Born Seo Jae-pil in Korea’s Bosung county in Jeolla province in 1864, his journey through political turmoil of Korea to the United States and back left an indelible legacy of dedication, service and activism. Supporting the ideals of independence and democracy for Korea, his life became an extraordinary story of many ‘firsts.’
He became the first naturalized Korean American, the first Korean American medical doctor and the first publisher to use Han’gul, the native Korean script invented by King Sejong, for the newspaper The Independence, the first bilingual newspaper in Korea. The Independence, first published in April 7, 1896, broke with then Korean tradition of publishing in only Chinese letters and paved a way for the modern Korean journalism. Printed in both Korean and English, the newspaper informed ordinary Koreans and the world of the news and events from Korea. Furthermore, He was the first person on record for an interracial matrimony between a Korean and an American, having married in 1894 to Muriel Armstrong, a socialite and niece of the 15th President of the United States James Buchanan, Jr. The couple later had two daughters.
So, what drove this man beyond these illustrious achievements? Dr. Jaisohn was a man deeply concerned with the cause of humanity and freedom, especially with Korea’s independence from Japan and progress toward modernization. Never losing his sight on this mission, he worked tireless until his death at age 87 in 1951. At the Rose Tree Park in Media, PA, a monument stands today as a tribute to his humanitarian spirit and dedication.
Dr. Jaisohn’s beloved Korea was a reclusive Confucius society under the influence of China’s Qing Dynasty in the 1800s. In this environment, precocious young Jae-pil stood out as an early adopter of modern political principles who believed in equality among Koreans.
Excelled as a student, he was sent to Japan in the early 1880s as part of the first group of Korean students to study at the Youth Military Academy in Tokyo. Once returned to his homeland at age 21, Jae-pil was full of hopes and eagerness to establish a modern foundation for Korea. He joined Gapsin coup led by Kim Okgyun, a radical revolt against its feudalistic government, which unfortunately failed in three days with China’s intervention. Convicted of treason, Jae-pil lost his family and property and saw the only way to save his life was to become an exile. He found his way to San Francisco via Japan.
Around this time of the late 18th to 19th centuries, Asia was engulfed in protectorate expansion fervor by competing Western governments seeking political and economic gain in the region. Japan, the first Asian nation to be modernized, was no exception to this expansion effort as the sole military power emerged from the Far East. In spite of the peace treaty signed with Korea in 1882, the United States made a secret deal with Japan over Korea in favor of protecting the Philippines from Japan’s further aggression. Korea was annexed by Japan in 1910.
During this time of drastic political upheaval and changes in Korea and the Far East, Jae-pil arrived in the United States and took his Americanized name Philip Jaisohn. Jaisohn continued his studies with the support of various sponsors, including American industrialist John W. Hollenback, and pursued a medical degree at George Washington University, formerly known as Columbian Medical College, inspired by Dr. Walter Reed. He became the first Korean American medical doctor in 1892, two years after he had become a naturalized U.S. citizen.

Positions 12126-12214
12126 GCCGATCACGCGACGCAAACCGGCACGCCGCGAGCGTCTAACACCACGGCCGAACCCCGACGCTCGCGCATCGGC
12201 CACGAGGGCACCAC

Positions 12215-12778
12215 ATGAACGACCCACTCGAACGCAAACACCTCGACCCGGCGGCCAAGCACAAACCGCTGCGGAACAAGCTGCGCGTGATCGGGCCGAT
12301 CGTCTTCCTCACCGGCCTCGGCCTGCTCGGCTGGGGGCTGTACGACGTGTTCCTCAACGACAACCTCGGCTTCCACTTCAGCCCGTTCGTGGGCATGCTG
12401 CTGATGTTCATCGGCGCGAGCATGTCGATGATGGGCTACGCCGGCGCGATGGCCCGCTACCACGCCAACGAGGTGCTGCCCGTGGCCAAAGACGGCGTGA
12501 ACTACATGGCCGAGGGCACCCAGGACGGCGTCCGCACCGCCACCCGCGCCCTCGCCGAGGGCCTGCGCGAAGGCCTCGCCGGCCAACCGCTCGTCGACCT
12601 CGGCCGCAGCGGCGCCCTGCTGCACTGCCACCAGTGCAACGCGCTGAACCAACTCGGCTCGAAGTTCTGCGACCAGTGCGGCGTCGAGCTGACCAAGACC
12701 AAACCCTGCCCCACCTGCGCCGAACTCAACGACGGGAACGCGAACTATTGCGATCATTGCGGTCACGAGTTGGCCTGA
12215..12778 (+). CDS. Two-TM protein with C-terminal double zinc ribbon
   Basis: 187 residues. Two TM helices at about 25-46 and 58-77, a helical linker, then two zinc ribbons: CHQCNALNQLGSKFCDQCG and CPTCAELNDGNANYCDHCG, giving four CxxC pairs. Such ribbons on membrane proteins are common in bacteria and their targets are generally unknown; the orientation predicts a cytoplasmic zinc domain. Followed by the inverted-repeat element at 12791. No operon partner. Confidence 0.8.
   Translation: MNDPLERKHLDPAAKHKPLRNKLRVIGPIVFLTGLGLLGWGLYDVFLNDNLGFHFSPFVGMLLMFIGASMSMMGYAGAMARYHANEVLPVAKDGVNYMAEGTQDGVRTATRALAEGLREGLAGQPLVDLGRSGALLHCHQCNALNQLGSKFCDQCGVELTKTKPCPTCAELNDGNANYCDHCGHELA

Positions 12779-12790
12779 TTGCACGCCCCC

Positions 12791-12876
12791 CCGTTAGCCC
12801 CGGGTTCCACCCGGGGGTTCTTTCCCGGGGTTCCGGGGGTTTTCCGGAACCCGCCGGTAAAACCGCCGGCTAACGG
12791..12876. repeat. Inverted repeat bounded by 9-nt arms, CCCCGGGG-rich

At the time, Japan’s imperialistic Meiji government was campaigning hard to annex Korea following its victories over the Sino-Japanese War and Russo-Japanese War. Realizing Korea’s vulnerability to colonizing efforts by the powers surrounding the peninsula, Dr. Jaisohn returned to Korea in 1896 and initiated several reform movements in social, political, economic and educational domains, including medical and health care initiatives.
From establishing the Independence Gate in Korea to the historic First Korean Congress in Philadelphia, Dr. Jaisohn organized and supported numerous entities and political activities for Korea’s political sovereignty and democracy, including the Korean Information Bureau, the League of Friends of Korea, and the monthly journal Korean Review, until he exhausted his own finances to bankruptcy in 1925.
Faithful and loyal to both his native and adopted countries, Dr. Jaisohn not only spent his life defending the freedom of those oppressed but also promoted equality among all people. From 1927 and on, he focused his work as a medical doctor in the United States serving as a pathologist and also as Chief Advisor for the U.S. Military government in South Korea at the end of World War II. His lifetime of devotion as a diplomat and medical officer in three U.S. Wars earned him high commendations from Presidents Franklin D. Roosevelt and Harry Truman, and the U.S. Congress in 1946.
Having witnessed the end of Japan’s occupation in Korea in 1945, Dr. Jaisohn returned to the United States in 1948 and died in 1951 after suffering from a heart attack during the Korean War. His remains were repatriated to South Korea and interred at the Korean National Cemetery in 1994.
Without a doubt, Dr. Philip Jaisohn was America’s greatest gift to Korea in the first half of the 20th century – as a founding father of Korea’s modernization and democracy, its future. For Korean Americans, he set an example to follow for generations to be conscientious of both Korean and American roots; embody the very best values they have inherited; and contribute to the betterment of both societies and the world at large by overcoming prejudice and striving to be of service for fellowmen. He was a true pioneer and patriot whose love of his countries, near and far, and dedication to humanitarian causes never waned.